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Coaches organized against common hatred

Basketball coaches from around Suffolk came together to make a video to start the dialogue concerning the racial injustice movement.

Josh Worrell, former head coach of King’s Fork High School, called together coaches from surrounding high schools to see if there was something they could do to help their athletes.

“We know we as coaches have a lot of influence in the community,” said Worrell. “They see us on the court as enemies. Hopefully, they will see us unified over this issue that is so much bigger than basketball.”

The coaches came together to figure out how they could best make a change. They named themselves COACH, Coaches Organized Against Common Hatred. These coaches wanted to find other options other than protests to make their statement.

“We don’t want to march and open the door for possible violence,” said Ed Young, head coach for Nansemond River High School. “The last thing we want is violence to come to our city and make more senseless deaths. We needed to find another option.”

The coaches came together to make a video and to put actions behind their words and beliefs.

“We felt like this was the quickest way for our message to get out,” said Rick Hite, head coach of King’s Fork High School.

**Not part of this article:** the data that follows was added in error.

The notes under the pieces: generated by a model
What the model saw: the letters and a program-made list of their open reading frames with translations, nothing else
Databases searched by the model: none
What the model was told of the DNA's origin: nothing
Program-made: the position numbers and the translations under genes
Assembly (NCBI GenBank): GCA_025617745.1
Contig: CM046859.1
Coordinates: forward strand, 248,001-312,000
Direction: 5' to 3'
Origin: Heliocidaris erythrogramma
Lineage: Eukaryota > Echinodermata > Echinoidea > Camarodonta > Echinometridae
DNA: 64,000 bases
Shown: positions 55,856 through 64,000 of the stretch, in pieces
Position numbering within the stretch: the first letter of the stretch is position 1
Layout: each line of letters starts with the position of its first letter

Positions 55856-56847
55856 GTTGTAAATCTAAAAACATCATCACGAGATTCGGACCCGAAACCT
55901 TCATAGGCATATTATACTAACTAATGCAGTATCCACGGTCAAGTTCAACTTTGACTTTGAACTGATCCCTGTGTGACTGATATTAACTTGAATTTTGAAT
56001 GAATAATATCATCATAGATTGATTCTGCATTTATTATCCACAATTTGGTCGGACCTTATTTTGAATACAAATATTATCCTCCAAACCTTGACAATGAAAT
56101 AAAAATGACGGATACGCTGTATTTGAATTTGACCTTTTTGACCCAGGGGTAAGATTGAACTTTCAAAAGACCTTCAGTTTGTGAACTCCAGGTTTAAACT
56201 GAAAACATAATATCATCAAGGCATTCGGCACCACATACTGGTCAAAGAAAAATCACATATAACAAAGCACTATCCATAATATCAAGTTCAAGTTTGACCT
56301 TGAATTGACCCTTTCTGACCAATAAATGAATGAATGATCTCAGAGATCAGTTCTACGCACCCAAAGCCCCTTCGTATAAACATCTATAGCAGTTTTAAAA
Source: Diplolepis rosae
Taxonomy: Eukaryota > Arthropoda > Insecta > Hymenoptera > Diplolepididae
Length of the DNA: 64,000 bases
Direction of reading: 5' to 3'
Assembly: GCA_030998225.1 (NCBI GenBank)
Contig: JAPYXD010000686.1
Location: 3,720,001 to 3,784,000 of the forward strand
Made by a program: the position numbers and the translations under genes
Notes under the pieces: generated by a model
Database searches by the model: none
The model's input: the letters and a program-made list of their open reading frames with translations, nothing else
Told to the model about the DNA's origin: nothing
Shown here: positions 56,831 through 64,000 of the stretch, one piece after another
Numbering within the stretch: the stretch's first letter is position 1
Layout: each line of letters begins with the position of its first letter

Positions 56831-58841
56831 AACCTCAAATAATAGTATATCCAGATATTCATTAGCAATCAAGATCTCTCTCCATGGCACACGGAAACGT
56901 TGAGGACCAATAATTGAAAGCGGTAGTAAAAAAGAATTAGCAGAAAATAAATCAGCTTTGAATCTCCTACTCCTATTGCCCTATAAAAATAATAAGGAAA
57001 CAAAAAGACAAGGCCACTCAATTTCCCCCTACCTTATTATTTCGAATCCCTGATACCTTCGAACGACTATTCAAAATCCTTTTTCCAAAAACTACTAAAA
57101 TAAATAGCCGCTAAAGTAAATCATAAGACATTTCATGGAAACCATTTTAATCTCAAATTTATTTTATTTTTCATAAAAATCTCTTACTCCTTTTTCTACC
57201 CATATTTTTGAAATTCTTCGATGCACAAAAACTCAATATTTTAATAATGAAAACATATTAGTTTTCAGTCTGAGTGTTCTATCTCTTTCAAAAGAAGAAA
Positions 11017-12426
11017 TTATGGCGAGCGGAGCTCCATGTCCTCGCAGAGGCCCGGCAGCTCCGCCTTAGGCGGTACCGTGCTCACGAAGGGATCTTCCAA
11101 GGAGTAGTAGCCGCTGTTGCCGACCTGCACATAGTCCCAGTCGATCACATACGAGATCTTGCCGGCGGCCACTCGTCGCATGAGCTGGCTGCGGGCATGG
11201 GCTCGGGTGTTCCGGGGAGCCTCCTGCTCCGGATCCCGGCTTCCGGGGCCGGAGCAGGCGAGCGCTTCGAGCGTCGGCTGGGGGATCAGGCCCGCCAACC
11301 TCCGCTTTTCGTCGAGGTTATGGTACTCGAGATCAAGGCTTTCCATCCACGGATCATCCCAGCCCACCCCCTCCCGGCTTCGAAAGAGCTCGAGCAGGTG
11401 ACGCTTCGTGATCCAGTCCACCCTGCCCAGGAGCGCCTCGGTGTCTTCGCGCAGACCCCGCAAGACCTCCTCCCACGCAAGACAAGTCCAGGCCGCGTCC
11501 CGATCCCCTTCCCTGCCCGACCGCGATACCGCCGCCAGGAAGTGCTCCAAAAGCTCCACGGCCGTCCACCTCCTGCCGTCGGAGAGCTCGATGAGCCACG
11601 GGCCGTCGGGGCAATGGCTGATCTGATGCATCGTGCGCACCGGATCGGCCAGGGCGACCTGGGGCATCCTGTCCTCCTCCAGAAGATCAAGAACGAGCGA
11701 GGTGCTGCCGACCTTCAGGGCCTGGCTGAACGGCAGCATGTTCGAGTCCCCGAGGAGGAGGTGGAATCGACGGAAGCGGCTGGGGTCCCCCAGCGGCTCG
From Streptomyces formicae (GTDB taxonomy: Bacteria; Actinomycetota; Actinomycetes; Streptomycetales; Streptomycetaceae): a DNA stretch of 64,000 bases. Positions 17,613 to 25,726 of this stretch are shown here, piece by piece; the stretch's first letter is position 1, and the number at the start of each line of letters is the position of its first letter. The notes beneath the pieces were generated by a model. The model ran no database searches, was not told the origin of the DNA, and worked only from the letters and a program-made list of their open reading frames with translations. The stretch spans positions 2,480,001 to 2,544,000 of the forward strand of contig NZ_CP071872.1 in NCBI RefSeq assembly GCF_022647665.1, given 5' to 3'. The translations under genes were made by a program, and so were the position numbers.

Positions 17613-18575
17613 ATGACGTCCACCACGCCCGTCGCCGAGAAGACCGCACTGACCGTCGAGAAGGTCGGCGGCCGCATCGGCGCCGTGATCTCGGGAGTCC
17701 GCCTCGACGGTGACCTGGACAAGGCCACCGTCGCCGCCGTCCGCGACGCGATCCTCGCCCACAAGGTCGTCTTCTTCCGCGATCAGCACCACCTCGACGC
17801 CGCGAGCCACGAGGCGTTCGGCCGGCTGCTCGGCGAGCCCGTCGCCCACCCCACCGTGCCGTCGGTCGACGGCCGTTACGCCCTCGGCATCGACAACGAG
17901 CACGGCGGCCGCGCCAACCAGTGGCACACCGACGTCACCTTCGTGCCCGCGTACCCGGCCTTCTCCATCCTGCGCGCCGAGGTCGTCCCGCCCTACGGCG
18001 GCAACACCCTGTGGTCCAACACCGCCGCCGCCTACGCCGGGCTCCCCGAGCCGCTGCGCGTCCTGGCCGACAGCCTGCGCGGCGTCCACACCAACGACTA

After the video posted, a door opened for the coaches to meet with the mayor and police to have a real dialogue.

“We want to mediate between our athletes and the city officials,” said Worrell. “We don’t want them to come to us with questions that we don’t have the proper answers to.”

“The only way things change is by the policymakers,” said Young. “All we can do is talk to them and make them understand what’s happening and change it.”

Young said he knows changing policies unfortunately takes time, but he wants to make sure change is being talked about and not just swept under the rug until the next time something happens. It may be a slow change, but something is being done.

Plans are in the works for the coaches to continue meeting with city officials. Their goal is to have open conversations in hopes of understanding both sides.

“I appreciate all the coaches finding the time to do this and being committed,” said Hite. “I am just humbled and grateful that I can be a part of it.”